Across the globe, private-label sales and shares are strongest in commodity-driven, high-purchase categories and where consumers perceive little differentiation, such as among paper products and health remedies like aspirin. In these categories, private-label products can have a distinct advantage over name-brand products. On the other hand, categories where innovation and differentiation is important, national brands typically lead in sales.
A case study on two product categories—hair care and milk—helps shed light on the different factors that drive name-brand and private-label success.
Though hair-care category share varies by country, name brands consistently outperform private label. In the U.S., for example, only 2% of hair-care sales (as of September 2014) come from private-label brands.
What makes it so difficult for private label to break into the hair-care market? The category has several distinct elements that favor name brands:
Dollar share for milk varies by country, but private label often represents 40% or more of total sales in developed markets.
Why are name brands finding it tougher to compete with private label in the milk market? The category has several distinct features that favor private-label brands:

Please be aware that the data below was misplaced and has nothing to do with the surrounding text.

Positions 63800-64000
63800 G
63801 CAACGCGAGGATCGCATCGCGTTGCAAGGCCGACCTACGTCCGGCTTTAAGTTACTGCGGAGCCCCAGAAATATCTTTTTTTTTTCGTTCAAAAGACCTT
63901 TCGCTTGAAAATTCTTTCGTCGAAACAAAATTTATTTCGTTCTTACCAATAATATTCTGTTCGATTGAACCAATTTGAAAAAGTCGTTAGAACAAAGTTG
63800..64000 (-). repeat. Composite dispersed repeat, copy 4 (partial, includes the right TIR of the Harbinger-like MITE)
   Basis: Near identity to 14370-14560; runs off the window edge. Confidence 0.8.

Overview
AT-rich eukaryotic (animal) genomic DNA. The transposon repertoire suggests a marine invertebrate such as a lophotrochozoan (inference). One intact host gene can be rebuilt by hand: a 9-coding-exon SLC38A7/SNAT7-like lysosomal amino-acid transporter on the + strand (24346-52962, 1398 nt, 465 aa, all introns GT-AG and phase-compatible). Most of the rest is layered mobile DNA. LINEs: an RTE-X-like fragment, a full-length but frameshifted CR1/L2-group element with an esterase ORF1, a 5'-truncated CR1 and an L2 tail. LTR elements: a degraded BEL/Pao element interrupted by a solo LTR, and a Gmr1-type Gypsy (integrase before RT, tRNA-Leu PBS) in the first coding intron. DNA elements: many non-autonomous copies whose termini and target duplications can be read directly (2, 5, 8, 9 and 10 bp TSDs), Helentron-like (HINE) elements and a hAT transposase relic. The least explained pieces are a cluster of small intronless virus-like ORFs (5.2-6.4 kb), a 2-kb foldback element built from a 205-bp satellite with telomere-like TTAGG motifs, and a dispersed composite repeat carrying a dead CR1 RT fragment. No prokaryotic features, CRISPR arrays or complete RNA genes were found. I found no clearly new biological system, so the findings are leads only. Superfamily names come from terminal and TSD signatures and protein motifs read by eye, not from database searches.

Given the size and penetration of the category, milk has strong private-label growth potential in some developing markets. More than 40% of respondents in Latin America (43%), Asia Pacific (41%) and Africa/Middle East (41%) say they are willing to pay more than average for milk because they think it’s worth it, compared with 25% in Europe and 19% in the U.S. Success hinges on retailers’ ability to convince consumers that their product is of comparable quality to leading name brands.
It’s also important to recognize that while private label holds very high shares in traditional commodity-driven products like milk, sales growth is slow as consumer demand saturates. Additional opportunities exist for retailers who look beyond commodity categories and move into higher growth categories or categories where private label share is relatively low today
The report also discusses:
For more detail and insight, download Nielsen’s Global Private Label Survey.
The findings in this survey are based on respondents with online access across 60 countries. While an online survey methodology allows for tremendous scale and global reach, it provides a perspective only on the habits of existing Internet users, not total populations. In developing markets where online penetration has not reached majority potential, audiences may be younger and more affluent than the general population of that country. Additionally, survey responses are based on claimed behavior, rather than actual metered data.